How many years of National Insurance do you need for the new flat rate state pension and can you buy extra credits?
If you will reach UK state pension age in a few years but are worried that you will not have paid enough National Insurance contributions to qualify for all of the new state pension from April 2016, and want to know how many years of work do you need to be eligible for the new single-tier state pension, and can you buy extra credits; help is at hand.
We have already seen big changes to pensions this year with new freedoms allowing retirees to access their pot to spend as they wish, subject to the relevant taxes. But there is another change coming next April with the introduction of the single-tier state pension, which aims to simplify government support for those retiring. An individual’s state pension is based on their National Insurance record. The idea is that you have worked for a set amount of years, paid tax and have thus built up an entitlement in the form of a state pension.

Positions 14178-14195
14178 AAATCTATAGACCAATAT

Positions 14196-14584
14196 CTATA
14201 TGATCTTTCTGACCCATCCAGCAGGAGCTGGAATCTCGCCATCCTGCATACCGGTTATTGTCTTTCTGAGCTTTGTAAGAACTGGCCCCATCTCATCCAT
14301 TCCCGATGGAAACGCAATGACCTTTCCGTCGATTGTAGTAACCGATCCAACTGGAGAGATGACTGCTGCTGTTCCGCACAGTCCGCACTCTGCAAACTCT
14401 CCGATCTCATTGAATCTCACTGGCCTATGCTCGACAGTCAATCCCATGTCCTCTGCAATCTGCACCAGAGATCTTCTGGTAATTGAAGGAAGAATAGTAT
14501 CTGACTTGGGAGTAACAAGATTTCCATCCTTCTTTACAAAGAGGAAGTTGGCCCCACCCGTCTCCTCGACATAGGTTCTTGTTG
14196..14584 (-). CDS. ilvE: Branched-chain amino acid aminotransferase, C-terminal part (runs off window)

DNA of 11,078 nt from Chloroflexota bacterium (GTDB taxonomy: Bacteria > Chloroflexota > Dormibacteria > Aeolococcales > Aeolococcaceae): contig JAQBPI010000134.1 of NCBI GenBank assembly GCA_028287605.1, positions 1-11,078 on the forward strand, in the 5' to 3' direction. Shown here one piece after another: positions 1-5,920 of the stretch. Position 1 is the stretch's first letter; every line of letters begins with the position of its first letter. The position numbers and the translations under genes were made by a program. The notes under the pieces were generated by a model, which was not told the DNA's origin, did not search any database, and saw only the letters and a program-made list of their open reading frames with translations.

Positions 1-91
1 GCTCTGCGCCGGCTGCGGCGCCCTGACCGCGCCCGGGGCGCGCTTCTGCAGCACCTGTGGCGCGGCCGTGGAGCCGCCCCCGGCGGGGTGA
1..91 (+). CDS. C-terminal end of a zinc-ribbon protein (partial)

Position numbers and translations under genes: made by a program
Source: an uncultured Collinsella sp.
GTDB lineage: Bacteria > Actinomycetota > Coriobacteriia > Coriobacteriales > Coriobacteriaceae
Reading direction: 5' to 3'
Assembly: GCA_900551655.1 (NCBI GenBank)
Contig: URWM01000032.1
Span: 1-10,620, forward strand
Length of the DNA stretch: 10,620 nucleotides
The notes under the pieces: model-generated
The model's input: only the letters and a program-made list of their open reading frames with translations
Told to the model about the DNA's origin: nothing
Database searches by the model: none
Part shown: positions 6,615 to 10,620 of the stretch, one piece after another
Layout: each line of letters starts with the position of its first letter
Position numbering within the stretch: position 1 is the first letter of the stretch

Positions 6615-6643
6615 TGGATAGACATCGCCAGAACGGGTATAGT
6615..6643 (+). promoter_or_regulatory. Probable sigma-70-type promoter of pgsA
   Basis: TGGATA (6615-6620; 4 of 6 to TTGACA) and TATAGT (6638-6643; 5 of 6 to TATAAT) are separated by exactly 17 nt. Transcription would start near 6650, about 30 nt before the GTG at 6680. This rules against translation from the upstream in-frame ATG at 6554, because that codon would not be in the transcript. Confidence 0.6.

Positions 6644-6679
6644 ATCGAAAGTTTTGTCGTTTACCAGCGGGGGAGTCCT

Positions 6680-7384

Under the current system the all-important figure is 30 years of qualifying National Insurance contributions (NICs). That gets you the full basic state pension of £115.95 per week. That will rise with the new flat rate regime to 35, which will get you the new pension of no less than £151.25. This means you need to have had 35 years of working and paying, to get the flat rate pension from April 2016.
Both allow you to purchase extra credits if you don’t have enough working years to ensure you get the maximum amount you are entitled to. If you want me to outline the old and new systems and let you how you can boost your state pension, please contact me on email@example.com
Have you made enough National Insurance contributions to get the maximum State Pension WEF April 2016?